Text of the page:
The review in Australia, being conducted by the country's Therapeutic Goods Administration (TGA), is ongoing. But in a win for the AVA and others opposed to heavy regulation, the TGA has indicated that the rules likely won't change or, at least, not by much.

In a preliminary decision dated June 10, which remains open to public comment, the TGA resisted calls to upgrade the drug's status to S8. It did, however, decide that pentobarbital must be stored in a locked container to prevent unauthorized access — a condition already mandated by some Australian states, including the most populous, New South Wales.

A final decision by the TGA is expected in August. It is rare for the regulator to reverse a preliminary ruling.

The role of pentobarbital in veterinary suicide

For help

  • In the U.S.: The National Suicide Prevention Line, (800) 273-TALK (8255)
  • In Canada: Crisis Services Canada, (833) 456-4566
  • In the U.K.: Samaritans, 116 123
  • In Australia: Lifeline, 13 11 14
  • In New Zealand: Lifeline, 0800 543 35

In the United States, pentobarbital in its purest form is classified as a Schedule II drug, which is similar to S8 status in Australia. However, if pentobarbital is mixed with certain other substances, its status changes to the less-strict Schedule III. The anti-seizure medication, phenytoin, or the local anesthetic, lidocaine, often are added to commercial solutions for veterinary practice.

In the U.S., all states recommend pentobarbital as the top method of animal euthanasia, and some states legislate it as the only method, according to research by the American Veterinary Medical Association. Other, less commonly used methods allowed by some states include carbon monoxide chambers.

Euthanasia solutions in the U.S. must be stored in a safe, steel cabinet or cage. Sources interviewed by VIN News, however, said anecdotal evidence suggests that in the hustle and bustle of practice, drug boxes often are left open to allow for fast access to quickly end animal suffering.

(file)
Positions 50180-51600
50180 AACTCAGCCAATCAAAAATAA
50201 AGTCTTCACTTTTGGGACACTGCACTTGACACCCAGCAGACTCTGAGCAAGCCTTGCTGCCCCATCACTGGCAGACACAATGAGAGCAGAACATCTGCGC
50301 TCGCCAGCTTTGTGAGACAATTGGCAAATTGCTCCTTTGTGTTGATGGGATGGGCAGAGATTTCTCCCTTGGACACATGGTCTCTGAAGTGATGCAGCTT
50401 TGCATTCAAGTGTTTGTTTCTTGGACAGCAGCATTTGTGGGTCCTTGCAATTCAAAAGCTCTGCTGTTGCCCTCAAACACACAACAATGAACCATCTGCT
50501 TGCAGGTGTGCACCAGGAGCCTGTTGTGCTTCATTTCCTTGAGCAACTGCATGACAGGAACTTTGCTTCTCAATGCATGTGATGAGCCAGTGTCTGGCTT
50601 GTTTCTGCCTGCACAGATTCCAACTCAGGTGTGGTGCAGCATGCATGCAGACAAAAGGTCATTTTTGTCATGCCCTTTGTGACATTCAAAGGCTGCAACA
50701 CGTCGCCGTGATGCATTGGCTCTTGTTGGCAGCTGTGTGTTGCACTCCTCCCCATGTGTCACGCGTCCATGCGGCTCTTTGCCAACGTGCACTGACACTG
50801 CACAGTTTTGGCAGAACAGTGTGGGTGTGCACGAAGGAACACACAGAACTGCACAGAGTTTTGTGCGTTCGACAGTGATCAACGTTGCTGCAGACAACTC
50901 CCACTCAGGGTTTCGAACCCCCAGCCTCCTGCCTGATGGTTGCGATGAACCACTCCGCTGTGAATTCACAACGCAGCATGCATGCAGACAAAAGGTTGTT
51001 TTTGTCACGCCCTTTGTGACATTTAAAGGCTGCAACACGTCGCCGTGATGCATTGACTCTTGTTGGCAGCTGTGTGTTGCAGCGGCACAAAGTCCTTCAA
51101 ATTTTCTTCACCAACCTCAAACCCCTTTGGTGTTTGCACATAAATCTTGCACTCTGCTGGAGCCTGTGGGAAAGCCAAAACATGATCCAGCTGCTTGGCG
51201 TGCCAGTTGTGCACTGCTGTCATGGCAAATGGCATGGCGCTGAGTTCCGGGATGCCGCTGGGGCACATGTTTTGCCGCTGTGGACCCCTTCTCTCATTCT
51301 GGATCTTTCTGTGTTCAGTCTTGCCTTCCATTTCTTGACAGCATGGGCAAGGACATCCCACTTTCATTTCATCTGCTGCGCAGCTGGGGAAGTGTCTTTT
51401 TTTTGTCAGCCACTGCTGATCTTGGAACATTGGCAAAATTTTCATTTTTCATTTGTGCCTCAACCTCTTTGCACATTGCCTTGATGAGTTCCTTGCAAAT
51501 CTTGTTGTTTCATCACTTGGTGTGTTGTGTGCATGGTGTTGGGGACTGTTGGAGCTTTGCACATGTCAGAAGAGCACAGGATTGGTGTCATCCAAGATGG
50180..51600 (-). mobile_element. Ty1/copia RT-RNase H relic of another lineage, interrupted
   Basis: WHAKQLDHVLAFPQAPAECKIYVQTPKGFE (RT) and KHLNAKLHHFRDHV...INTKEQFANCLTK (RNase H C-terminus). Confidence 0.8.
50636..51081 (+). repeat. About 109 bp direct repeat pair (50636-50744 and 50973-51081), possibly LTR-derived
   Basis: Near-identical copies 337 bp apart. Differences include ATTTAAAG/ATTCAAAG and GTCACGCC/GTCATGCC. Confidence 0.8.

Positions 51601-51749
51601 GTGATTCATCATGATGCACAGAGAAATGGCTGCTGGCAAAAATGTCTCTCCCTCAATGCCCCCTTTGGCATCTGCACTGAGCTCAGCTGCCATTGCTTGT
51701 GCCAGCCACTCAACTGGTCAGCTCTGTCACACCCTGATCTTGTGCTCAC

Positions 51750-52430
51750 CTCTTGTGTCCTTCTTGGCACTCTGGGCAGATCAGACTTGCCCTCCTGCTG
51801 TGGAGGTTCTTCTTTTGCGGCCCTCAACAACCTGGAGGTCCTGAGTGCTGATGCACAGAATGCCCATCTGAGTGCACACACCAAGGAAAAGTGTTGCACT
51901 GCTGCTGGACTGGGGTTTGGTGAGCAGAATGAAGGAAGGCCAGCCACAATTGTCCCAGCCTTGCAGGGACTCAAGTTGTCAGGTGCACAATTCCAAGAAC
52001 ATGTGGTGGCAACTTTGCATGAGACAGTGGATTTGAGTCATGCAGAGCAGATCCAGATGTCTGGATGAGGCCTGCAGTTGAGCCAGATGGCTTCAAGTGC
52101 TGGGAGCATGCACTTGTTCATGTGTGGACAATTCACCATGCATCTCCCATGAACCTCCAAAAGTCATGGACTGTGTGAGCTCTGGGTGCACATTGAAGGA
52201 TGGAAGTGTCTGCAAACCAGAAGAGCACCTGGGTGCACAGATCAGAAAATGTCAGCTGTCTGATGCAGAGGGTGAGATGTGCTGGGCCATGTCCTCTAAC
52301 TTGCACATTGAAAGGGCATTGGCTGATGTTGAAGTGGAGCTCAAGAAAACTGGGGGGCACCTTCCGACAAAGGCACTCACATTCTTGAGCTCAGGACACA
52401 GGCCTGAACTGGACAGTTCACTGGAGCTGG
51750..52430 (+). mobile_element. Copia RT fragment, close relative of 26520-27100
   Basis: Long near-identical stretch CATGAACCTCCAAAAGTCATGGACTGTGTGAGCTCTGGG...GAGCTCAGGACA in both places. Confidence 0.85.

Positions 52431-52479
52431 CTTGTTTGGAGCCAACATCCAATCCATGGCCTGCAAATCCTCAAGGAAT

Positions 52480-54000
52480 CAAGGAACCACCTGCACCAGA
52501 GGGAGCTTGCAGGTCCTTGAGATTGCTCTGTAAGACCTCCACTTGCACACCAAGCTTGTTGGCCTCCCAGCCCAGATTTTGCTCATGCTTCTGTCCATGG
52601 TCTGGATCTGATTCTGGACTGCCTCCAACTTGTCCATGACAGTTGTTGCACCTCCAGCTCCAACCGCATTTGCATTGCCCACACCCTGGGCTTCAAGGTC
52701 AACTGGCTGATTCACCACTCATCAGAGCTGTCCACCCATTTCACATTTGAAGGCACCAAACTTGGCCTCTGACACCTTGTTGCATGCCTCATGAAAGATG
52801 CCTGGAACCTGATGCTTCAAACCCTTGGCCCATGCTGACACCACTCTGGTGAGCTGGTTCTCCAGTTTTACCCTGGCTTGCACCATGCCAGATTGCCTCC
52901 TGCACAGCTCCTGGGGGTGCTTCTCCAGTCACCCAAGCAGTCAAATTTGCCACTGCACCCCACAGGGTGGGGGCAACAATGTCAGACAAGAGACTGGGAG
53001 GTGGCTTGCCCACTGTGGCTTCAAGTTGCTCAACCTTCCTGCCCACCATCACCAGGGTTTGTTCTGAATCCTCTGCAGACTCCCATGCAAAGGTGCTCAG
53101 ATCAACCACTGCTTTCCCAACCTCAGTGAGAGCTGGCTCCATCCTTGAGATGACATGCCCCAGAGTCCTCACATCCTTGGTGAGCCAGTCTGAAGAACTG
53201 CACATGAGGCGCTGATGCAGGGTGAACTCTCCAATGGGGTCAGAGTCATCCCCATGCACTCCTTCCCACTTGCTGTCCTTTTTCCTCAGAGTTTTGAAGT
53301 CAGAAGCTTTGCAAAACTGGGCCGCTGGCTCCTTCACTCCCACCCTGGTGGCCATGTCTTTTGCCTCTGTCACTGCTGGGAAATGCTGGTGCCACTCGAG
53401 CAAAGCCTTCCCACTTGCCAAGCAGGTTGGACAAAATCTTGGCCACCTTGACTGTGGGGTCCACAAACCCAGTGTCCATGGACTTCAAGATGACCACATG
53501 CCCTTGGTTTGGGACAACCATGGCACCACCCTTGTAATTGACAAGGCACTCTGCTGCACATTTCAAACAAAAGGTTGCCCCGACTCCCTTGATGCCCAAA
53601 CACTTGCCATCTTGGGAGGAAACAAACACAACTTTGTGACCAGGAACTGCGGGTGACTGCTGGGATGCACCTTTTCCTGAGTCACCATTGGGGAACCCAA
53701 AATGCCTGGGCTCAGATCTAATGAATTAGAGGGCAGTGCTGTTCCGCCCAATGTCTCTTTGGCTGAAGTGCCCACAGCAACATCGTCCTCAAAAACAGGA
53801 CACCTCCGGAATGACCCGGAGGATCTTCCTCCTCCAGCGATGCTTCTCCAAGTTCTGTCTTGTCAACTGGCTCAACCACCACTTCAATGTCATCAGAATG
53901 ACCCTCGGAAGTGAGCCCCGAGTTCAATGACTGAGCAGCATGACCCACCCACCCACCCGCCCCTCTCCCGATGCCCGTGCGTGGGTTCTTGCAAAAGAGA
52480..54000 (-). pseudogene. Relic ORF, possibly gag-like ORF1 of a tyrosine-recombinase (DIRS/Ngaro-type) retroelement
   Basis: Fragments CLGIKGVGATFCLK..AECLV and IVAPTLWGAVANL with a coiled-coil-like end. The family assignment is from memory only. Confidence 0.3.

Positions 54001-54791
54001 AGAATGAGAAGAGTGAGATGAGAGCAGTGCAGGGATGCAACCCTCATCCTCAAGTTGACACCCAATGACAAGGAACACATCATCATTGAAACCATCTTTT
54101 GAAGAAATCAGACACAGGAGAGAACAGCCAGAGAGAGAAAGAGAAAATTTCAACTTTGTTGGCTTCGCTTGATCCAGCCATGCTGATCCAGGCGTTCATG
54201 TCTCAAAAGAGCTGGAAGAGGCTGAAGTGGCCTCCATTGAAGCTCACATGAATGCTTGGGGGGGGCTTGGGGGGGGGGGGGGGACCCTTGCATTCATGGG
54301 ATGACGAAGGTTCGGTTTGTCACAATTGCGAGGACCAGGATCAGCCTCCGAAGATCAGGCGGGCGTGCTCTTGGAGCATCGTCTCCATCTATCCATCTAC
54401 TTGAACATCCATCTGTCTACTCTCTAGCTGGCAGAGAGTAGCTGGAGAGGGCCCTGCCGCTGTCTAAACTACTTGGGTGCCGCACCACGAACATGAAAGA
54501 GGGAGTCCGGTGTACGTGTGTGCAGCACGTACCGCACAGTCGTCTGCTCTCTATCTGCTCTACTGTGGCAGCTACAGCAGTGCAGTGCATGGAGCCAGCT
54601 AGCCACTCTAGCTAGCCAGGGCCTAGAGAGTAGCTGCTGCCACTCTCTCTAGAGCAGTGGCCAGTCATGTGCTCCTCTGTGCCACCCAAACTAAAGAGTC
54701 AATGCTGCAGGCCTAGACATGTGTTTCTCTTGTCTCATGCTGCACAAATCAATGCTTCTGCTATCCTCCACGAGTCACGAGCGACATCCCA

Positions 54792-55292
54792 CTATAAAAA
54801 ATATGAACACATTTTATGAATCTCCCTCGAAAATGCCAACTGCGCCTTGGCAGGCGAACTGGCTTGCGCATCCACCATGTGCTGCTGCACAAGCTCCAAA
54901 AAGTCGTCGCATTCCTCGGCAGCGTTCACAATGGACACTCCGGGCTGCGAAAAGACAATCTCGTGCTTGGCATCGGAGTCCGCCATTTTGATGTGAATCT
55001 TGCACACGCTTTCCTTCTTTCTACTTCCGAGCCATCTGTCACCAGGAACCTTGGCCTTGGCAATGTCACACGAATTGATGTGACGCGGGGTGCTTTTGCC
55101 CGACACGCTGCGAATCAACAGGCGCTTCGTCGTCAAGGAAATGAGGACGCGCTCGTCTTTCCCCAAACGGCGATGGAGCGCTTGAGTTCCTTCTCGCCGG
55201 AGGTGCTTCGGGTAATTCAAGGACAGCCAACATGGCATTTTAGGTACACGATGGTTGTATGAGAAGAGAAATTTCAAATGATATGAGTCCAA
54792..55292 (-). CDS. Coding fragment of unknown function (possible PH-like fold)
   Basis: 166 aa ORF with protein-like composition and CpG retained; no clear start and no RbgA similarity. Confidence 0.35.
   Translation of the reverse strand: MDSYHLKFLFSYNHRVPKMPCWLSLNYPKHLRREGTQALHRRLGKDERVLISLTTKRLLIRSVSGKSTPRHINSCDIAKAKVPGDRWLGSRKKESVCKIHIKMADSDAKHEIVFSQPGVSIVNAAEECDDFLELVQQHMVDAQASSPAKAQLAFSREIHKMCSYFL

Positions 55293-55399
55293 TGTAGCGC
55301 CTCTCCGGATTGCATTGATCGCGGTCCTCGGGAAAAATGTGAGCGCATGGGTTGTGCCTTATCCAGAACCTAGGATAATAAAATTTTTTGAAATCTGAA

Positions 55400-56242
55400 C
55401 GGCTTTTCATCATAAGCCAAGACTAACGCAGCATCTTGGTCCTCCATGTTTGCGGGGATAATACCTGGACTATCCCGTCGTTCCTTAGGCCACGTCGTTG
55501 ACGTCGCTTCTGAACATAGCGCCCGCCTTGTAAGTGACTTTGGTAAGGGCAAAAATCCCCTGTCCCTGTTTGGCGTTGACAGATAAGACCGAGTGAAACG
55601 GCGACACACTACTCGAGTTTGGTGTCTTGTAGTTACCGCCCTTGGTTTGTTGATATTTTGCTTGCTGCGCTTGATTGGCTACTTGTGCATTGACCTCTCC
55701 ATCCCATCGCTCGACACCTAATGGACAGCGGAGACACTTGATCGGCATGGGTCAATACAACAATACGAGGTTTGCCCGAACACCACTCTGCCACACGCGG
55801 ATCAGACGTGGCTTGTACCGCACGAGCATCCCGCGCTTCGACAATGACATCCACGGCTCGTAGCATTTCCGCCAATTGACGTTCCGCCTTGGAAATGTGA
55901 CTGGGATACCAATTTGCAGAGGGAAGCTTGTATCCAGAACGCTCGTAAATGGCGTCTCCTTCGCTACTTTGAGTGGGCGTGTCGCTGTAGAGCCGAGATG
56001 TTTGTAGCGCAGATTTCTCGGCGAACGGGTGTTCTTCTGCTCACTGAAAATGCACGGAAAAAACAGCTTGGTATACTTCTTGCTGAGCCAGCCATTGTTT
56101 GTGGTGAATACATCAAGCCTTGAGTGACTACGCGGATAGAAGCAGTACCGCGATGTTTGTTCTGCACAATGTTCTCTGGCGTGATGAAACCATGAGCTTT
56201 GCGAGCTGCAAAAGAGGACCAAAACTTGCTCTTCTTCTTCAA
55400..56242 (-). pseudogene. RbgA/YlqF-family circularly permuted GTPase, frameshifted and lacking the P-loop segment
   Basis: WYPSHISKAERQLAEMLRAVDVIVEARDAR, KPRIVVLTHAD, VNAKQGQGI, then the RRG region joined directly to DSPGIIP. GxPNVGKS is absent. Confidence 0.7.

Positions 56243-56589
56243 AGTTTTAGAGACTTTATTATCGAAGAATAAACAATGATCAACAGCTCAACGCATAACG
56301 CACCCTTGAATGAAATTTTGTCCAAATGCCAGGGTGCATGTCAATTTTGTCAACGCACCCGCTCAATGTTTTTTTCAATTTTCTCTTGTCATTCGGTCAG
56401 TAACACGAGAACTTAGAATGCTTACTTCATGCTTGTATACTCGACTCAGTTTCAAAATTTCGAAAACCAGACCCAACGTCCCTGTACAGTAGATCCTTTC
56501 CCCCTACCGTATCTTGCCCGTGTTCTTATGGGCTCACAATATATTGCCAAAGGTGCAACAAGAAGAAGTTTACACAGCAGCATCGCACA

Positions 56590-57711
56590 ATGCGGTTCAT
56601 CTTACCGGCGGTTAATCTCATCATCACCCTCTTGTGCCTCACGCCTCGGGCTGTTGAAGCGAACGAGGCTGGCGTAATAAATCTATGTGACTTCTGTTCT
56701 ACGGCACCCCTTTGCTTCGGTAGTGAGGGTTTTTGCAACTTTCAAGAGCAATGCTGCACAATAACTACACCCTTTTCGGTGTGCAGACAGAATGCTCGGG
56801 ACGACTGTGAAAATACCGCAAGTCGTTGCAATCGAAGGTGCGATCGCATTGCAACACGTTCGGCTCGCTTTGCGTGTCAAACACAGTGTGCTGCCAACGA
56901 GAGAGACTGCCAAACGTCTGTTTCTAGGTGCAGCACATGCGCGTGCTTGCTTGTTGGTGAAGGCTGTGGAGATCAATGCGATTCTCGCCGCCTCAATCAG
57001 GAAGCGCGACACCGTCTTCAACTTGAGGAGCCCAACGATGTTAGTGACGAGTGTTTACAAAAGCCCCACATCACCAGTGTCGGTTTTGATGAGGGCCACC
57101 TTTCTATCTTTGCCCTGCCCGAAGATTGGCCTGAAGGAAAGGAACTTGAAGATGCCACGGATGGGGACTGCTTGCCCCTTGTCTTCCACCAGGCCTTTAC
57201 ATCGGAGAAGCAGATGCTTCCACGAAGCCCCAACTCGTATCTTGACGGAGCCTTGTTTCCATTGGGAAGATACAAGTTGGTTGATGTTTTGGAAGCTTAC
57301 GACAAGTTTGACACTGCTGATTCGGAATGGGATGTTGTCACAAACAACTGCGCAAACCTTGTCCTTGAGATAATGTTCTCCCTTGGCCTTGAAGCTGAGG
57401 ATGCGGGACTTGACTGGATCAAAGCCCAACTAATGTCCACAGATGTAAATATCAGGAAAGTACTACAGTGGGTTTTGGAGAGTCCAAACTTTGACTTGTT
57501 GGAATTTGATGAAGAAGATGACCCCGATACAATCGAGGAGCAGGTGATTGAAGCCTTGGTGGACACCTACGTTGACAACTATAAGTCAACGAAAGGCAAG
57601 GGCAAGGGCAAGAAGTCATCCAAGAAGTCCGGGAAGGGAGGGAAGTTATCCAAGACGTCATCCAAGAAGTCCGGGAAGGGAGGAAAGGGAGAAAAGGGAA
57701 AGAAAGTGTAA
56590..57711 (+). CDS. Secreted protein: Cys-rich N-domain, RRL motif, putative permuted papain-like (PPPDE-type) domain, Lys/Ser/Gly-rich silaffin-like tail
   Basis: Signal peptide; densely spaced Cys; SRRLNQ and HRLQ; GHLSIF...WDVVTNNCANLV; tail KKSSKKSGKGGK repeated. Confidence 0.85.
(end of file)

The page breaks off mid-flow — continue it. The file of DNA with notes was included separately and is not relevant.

Record-keeping rules apply to Schedule III drugs in the U.S., though usage doesn't have to be recorded to the nearest milliliter, as it does with Schedule II drugs.

In Canada, pentobarbital has the relatively light controlled substance status of Schedule IV but still must be locked up when not in use. In the United Kingdom, it is categorized as a Class B, Schedule 3 substance. Only some Schedule 3 drugs — namely buprenorphine, diethylpropion, flunitrazepam and temazepam — must be kept in a locked drugs cabinet in Britain. The Royal College of Veterinary Surgeons "considers it advisable" for all Schedule 3 drugs, including pentobarbital, to be locked away.

Debate about pentobarbital access is intensifying as academic studies increasingly show that the drug is one of the most common mechanisms — if not the most common mechanism — for suicide among veterinarians.

Multiple studies indicate that veterinarians are far more likely than the average person to take their own lives. One of the latest, conducted last year by the U.S. Centers for Disease Control and Prevention, found that male veterinarians were 2.1 times as likely to die by suicide as the general U.S. population. For female veterinarians, the proportion was higher still, at 3.5 times.

Myriad reasons have been offered to explain that unsettling discrepancy. Stressors mentioned in a CDC survey of 11,627 U.S. practitioners published in 2015 included long hours, distress associated with euthanizing animals, guilt over making surgical mistakes, copping abuse from clients and worrying about high levels of student debt. 

A large number of drugs in veterinary practice potentially could be used to the same effect as pentobarbital, the AVA noted in its submission to the TGA. "However, there is no doubt that pentobarbital is the only one of these that is widely recognized as a means of suiciding," the AVA said.